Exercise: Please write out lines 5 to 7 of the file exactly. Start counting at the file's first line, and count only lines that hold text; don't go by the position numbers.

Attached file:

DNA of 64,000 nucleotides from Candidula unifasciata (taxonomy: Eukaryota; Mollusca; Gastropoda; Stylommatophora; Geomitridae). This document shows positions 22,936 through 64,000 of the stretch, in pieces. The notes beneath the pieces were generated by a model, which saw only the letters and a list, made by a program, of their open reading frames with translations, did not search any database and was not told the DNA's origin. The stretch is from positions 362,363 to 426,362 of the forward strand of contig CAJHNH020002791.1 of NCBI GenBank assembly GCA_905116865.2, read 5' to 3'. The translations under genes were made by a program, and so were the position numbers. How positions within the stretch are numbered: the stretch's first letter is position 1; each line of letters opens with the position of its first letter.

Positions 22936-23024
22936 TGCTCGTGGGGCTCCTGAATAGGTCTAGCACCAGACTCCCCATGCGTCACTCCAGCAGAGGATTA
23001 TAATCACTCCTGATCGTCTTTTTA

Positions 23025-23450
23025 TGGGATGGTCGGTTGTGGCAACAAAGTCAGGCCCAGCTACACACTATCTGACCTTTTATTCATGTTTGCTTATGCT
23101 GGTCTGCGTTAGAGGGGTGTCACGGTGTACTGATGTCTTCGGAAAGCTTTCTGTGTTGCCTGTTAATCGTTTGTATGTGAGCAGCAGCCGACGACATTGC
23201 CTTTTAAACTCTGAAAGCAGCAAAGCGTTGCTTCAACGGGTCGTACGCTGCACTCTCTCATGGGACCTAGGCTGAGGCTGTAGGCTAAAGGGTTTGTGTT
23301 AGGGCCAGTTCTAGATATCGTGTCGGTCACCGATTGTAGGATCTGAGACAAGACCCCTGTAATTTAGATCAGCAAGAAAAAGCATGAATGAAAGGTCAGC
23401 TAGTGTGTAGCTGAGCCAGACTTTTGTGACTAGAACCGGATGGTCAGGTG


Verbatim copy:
Positions 23025-23450
23025 TGGGATGGTCGGTTGTGGCAACAAAGTCAGGCCCAGCTACACACTATCTGACCTTTTATTCATGTTTGCTTATGCT
23101 GGTCTGCGTTAGAGGGGTGTCACGGTGTACTGATGTCTTCGGAAAGCTTTCTGTGTTGCCTGTTAATCGTTTGTATGTGAGCAGCAGCCGACGACATTGC